We're aiming for jumps from 20 meters up, with long landings so if they go long they can be safe. At the same time we want to bring up the knuckles of the jumps, roll them in a lot, so even if you come up short you can, like, survive.
Of course doing this you might lose height impression, but it just makes it safer. At the end we want it to be safe, fun, and built for performance. These are the things we keep in mind when we try to build a course.
Will you have the riders go through the course to tell you if jumps are working, or how to fix them before the Olympics start if they're not?
If we have to do so, yes. It could be part of our process -- why not?
How could it -- officially, not theoretically -- become a working part of your process?
I could think about it, and see how it could work. I just have to find [the competitors] who would be dedicated to do so.
Any one of them would do it.
Bring them on.
Yeah? Can they hold you to it? We have you on record now.
Why not? I just have to see if it's a situation that's realistic.
It's certainly our goal to provide the best course possible. With the boardercross events, we have the top 16 riders from the World Cup test the courses prior to the events in order to ensure that the courses are built properly. This could totally be something to implement into slopestyle. Definitely.
I just can't guarantee it now because the structure is not just me. If there's a chance to do so I think it's a very intelligent thing to do. At the end the riders are the guys who are going to have to ride it. If we get their feedback then it's the most reliable.
[We understand that] people are really nervous because ... they're going to see the course for the first time at the event. That's the exciting part as well -- [having the riders] getting up there for the first time and saying, 'That's cool.'
But if they get up there and it's the worst thing ever?
I just think the vibe around the Olympics maybe conflicts...
It's a very cool event, but it has expectations that are actually different than what are going to be delivered. You go, "Oh the Olympics! We're going to be in the best places, the best resorts, the best snow conditions," the best whatever.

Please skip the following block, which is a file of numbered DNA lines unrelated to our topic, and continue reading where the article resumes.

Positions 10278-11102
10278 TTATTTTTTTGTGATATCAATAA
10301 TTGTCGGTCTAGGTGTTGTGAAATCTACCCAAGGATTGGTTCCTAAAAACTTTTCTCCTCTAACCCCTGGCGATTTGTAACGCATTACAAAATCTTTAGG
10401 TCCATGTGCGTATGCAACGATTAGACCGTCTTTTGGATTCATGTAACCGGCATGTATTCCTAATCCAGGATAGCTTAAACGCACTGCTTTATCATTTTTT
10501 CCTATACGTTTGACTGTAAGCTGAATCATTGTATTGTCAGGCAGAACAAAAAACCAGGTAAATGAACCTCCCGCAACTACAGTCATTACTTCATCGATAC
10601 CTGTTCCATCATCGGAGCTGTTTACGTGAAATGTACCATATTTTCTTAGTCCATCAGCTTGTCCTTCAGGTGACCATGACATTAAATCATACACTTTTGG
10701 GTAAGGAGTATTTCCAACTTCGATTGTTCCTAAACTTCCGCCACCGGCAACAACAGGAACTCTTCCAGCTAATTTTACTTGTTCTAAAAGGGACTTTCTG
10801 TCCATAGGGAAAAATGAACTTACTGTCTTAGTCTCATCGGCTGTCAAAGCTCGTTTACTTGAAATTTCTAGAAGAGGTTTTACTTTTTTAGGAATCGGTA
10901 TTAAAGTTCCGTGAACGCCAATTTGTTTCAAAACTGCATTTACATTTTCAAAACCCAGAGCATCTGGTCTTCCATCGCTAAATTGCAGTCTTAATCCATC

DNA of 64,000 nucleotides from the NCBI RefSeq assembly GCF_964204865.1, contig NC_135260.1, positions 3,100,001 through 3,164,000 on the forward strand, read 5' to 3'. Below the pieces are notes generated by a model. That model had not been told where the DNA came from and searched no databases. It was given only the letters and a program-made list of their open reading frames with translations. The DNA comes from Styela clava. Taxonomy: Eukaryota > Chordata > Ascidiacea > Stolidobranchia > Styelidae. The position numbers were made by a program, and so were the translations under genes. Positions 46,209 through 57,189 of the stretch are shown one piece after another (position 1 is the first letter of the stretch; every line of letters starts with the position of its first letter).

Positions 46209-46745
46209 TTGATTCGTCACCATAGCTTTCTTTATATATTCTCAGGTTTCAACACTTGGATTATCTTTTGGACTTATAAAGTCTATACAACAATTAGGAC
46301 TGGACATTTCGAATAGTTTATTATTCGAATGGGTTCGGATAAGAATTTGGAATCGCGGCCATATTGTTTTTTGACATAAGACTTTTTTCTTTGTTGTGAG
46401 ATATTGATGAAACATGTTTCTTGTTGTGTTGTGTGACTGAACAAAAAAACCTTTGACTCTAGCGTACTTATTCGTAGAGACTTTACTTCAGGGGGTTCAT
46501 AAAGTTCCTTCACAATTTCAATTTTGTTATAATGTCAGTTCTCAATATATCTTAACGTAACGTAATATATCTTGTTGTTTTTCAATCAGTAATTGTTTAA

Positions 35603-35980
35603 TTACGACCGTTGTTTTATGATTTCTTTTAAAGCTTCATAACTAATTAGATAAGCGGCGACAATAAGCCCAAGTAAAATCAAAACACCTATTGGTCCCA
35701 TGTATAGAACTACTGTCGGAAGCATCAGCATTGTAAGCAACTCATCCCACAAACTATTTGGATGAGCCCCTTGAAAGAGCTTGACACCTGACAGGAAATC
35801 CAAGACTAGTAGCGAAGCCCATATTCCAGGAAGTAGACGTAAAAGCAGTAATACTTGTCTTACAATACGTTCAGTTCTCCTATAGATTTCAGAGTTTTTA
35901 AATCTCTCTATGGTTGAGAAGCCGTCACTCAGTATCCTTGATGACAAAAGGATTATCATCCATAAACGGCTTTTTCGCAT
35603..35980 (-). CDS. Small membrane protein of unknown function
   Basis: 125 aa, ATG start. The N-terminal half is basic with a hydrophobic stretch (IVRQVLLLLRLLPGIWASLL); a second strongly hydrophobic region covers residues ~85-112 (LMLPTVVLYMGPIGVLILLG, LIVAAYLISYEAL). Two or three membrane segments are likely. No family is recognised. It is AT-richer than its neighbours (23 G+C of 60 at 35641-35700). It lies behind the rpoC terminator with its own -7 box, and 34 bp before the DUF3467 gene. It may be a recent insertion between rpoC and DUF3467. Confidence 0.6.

And then you just come here and it's raining. And you say, "How does that happen, it's the Olympic Games?" But that's life. Weather conditions can change and it's maybe not going to be the best thing.
[So] if you're going to go there don't build your expectations higher than they're supposed to be. If you start from that point maybe you're going to get an advantage. Because if it's cool, you're hyped up, and if it's not the best for whatever reason, then you're prepared for that.
But this is the one contest everyone's grandmother watches, so all the competitors want to do well. They don't want to be limited by the course.
For sure, but the course is going to limit them in any case, no matter what we do. The course is the course. ... In one way or the other they're going to have to deal with it and perform the best they can on it. That's what competitions are.
We really are keen on giving the riders what they want, making them feel comfortable. Because what makes a good event is the show they deliver. If they do a good show it's because they're comfortable with their riding and are doing the best they can and everybody is going to be stoked. ... People are there to have fun. We want to deliver that.